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Data exclusivity regulations in India

Short Factsheet:

Data Exclusivity Regulations in India:
Access to HIV/AIDS Treatment and Public Health Implications

Jeremy Clark Ogusky

"As we enjoy great advantages from the inventions of others, we should be glad of an opportunity to serve others by any invention of ours; and this we should do freely and generously.
— Benjamin Franklin
Disparity is a shocking reality that we cannot hide from. This is a global injustice. It is a travesty of human rights on a global scale.
— Nelson Mandela’s remarks on the lack of access to antiretroviral drugs at the International AIDS Society Conference in 2003


India is a major supplier of the world’s generic medicines, drugs that are the bioequivalent to brand name patented ones with respect to pharmacokinetic and pharmacodynamic properties, but normally sold at lower prices [1]. India then exports two-thirds of its generic drugs to developing countries. These exports are critical for addressing and treating a great number of public health illnesses and in the global fight against AIDS. Because of the prohibitive costs of many antiretroviral drugs that fight HIV/AIDS, generic drugs are vital, especially the competition of generic drug production in India. India has been largely responsible for reducing the prices of antiretrovirals by as much as 98% [2] and thus Indian generic manufacturing clearly plays an integral role in the global fight against HIV/AIDS and collective strategy towards Health For All [3].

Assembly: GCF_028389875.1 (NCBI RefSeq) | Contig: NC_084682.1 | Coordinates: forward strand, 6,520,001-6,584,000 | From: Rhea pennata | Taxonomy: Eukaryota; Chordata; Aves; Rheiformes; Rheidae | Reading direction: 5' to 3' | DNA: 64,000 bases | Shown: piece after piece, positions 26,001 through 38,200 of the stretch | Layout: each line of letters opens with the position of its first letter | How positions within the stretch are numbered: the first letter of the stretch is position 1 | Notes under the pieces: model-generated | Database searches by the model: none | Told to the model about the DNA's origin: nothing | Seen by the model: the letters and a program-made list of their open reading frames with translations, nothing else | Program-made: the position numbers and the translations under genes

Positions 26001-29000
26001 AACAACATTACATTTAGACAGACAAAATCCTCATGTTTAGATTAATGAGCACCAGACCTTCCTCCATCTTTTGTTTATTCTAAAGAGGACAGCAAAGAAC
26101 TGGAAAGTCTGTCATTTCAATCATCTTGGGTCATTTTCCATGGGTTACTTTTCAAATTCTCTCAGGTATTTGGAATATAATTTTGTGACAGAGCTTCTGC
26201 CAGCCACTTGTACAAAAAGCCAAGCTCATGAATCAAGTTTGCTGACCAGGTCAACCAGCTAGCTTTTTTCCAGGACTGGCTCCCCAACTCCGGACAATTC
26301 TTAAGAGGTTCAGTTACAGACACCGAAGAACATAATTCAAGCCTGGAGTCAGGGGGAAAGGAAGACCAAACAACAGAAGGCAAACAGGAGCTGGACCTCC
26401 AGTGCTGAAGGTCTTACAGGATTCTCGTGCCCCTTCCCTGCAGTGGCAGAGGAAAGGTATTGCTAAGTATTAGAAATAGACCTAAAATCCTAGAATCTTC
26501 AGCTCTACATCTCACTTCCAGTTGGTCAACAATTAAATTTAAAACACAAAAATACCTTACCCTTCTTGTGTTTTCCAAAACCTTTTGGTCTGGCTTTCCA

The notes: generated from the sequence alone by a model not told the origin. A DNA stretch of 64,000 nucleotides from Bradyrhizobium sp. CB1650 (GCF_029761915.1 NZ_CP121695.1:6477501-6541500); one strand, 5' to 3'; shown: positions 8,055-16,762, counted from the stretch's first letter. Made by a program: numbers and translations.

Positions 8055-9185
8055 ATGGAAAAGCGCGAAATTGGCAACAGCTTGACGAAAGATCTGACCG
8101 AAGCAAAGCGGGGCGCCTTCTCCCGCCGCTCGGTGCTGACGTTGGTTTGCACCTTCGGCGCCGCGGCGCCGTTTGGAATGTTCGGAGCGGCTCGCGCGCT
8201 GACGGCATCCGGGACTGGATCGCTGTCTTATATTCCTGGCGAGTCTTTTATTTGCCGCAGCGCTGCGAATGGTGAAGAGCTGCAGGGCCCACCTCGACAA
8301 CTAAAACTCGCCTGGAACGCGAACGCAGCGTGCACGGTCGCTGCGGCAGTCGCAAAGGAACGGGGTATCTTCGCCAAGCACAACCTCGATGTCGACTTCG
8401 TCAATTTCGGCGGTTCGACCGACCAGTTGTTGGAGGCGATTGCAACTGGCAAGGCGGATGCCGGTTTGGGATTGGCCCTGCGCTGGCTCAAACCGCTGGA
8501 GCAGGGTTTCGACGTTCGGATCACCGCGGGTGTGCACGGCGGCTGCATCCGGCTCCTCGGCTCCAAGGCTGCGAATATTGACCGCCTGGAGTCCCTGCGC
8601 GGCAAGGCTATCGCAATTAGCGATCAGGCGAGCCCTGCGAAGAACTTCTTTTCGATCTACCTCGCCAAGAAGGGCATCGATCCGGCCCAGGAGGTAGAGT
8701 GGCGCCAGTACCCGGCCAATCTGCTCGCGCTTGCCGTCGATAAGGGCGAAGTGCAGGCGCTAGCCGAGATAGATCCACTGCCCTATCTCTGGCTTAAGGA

Today, 6.5 million people around the world urgently require HIV treatment and only 1.3 million are receiving therapy [4]. New Indian pharmaceutical patenting regulations, such as data exclusivity, will severely hinder generic AIDS drugs manufacturing and decrease access to AIDS therapy globally. The world’s poor overwhelmingly make up this population with lack of access [5]. Because of this, moral human rights and distributive justice approaches, in addition to a public health approach that is focused on the health of us all, compel us to take an equity-oriented approach in access to AIDS medicines. If not, the 6.5 million in need of access to AIDS drugs will grow exponentially as the epidemic grows and we will be less able to cope with the epidemic now, in terms in mitigation, and into the future, as access to drugs plays a large role in HIV prevention.